Numerous research studies support the claim that affect plays a critical role in decisionmaking and performance as it influences cognitive processes [see e.g., Damasio, 1994; Goleman, 1995; Picard, 1997]. Despite this body of research the role and function of affect is not generally recognized by the disciplines that address the broad issues of understanding complex systems and complex behavior, especially in the presence of learning. The innovative models and theories that have been proposed to facilitate advancement in the field of human-computer interaction (HCI) tend to focus exclusively on cognitive factors. Consequently, the resulting systems are often unable to adapt to real-world situations in which affective factors play a significant role. We propose several new models for framing a dialogue leading to new insights and innovations that incorporate theories of affect into the design of (affect-sensitive) cognitive machines.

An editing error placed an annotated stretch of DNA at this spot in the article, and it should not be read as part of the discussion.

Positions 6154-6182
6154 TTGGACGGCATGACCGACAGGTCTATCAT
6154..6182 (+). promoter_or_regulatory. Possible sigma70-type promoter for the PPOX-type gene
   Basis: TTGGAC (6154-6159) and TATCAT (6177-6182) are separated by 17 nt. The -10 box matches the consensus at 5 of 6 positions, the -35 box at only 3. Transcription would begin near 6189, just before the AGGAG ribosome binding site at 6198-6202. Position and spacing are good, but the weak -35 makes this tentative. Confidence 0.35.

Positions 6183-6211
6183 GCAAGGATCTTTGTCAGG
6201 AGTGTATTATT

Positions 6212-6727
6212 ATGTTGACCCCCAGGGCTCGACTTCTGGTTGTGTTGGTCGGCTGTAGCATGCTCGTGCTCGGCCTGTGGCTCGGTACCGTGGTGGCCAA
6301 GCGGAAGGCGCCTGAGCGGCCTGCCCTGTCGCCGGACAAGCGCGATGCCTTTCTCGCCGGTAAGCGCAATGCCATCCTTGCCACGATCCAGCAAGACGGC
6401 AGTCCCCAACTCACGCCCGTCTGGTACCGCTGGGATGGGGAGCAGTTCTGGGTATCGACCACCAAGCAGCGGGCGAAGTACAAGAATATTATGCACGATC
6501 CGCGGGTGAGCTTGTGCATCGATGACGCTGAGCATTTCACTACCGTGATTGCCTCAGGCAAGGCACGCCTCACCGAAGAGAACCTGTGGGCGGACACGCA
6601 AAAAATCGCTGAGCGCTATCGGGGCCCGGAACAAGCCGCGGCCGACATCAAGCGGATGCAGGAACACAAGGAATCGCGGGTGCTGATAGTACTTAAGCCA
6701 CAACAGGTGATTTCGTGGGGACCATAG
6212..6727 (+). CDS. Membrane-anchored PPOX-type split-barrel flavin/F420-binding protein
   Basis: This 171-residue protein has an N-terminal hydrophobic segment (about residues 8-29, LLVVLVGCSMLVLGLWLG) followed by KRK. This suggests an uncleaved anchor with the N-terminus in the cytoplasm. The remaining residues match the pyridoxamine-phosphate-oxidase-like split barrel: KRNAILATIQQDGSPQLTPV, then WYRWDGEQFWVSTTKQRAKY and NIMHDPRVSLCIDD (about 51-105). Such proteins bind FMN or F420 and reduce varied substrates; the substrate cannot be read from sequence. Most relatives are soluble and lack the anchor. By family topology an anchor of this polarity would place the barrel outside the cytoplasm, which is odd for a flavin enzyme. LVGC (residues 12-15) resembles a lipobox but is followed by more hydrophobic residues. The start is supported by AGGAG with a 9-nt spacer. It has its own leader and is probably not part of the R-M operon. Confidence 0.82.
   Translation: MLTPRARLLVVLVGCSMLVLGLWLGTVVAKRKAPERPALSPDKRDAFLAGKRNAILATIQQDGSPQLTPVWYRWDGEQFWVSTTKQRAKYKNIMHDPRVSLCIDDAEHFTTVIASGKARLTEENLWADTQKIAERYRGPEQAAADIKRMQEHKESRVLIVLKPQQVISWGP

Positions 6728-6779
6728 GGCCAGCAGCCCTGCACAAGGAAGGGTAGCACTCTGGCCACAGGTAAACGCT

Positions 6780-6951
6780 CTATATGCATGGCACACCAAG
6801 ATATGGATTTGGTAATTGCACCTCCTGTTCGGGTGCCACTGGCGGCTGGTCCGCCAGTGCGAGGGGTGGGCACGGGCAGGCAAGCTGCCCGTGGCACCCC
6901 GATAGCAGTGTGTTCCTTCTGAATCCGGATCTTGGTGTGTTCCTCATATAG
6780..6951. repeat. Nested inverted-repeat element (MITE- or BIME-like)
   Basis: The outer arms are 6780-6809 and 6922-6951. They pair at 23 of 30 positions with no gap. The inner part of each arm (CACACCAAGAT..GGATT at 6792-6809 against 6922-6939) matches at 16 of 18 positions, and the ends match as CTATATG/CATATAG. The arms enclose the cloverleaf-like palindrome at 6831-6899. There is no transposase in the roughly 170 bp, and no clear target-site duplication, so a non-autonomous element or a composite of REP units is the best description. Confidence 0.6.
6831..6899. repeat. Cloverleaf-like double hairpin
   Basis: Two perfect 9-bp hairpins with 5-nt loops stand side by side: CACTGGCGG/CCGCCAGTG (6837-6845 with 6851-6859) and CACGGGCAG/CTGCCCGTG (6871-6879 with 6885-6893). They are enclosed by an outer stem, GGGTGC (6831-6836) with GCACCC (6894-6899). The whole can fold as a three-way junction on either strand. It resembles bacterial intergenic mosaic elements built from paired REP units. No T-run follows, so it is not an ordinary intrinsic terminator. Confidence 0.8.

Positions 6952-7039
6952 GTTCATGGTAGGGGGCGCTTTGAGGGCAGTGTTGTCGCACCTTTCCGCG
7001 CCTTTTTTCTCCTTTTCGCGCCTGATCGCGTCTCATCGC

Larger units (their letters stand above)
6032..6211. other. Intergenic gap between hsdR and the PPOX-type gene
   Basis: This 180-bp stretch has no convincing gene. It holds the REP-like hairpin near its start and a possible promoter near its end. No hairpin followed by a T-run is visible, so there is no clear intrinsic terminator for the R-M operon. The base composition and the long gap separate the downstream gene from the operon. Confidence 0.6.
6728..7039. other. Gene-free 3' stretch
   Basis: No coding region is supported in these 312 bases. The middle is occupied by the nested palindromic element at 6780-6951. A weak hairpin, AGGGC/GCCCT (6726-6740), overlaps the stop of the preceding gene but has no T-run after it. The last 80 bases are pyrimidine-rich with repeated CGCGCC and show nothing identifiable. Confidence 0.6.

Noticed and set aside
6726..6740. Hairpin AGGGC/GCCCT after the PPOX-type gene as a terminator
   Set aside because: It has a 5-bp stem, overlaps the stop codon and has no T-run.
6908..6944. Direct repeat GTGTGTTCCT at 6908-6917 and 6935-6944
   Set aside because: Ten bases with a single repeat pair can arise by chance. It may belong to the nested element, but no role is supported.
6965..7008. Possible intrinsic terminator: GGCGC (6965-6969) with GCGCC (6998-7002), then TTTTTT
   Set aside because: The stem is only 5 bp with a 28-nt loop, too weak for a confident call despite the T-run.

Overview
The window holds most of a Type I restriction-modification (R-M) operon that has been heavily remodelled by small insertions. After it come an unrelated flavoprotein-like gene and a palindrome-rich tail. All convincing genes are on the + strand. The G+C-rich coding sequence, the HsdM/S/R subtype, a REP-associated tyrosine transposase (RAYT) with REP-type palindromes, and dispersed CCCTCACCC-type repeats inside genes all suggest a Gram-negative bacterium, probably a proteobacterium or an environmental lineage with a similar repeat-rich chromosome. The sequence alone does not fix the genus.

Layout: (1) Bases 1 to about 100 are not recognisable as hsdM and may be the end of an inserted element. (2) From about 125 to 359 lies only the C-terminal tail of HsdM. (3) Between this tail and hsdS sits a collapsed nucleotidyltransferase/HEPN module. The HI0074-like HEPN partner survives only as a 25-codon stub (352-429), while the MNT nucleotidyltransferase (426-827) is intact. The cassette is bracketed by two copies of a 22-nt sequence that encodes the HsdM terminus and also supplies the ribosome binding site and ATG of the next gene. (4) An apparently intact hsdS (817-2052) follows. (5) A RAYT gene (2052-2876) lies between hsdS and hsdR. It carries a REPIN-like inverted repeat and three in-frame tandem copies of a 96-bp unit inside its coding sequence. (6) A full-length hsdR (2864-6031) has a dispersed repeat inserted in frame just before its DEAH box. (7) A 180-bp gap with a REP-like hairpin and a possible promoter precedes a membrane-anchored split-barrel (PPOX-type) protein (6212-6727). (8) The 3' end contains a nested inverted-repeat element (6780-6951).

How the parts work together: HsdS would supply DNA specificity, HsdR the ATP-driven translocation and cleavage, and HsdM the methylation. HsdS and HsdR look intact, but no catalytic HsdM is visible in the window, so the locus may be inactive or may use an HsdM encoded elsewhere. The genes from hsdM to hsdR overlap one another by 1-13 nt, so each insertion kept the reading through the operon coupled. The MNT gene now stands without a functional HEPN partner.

PDF . Full list of tech reports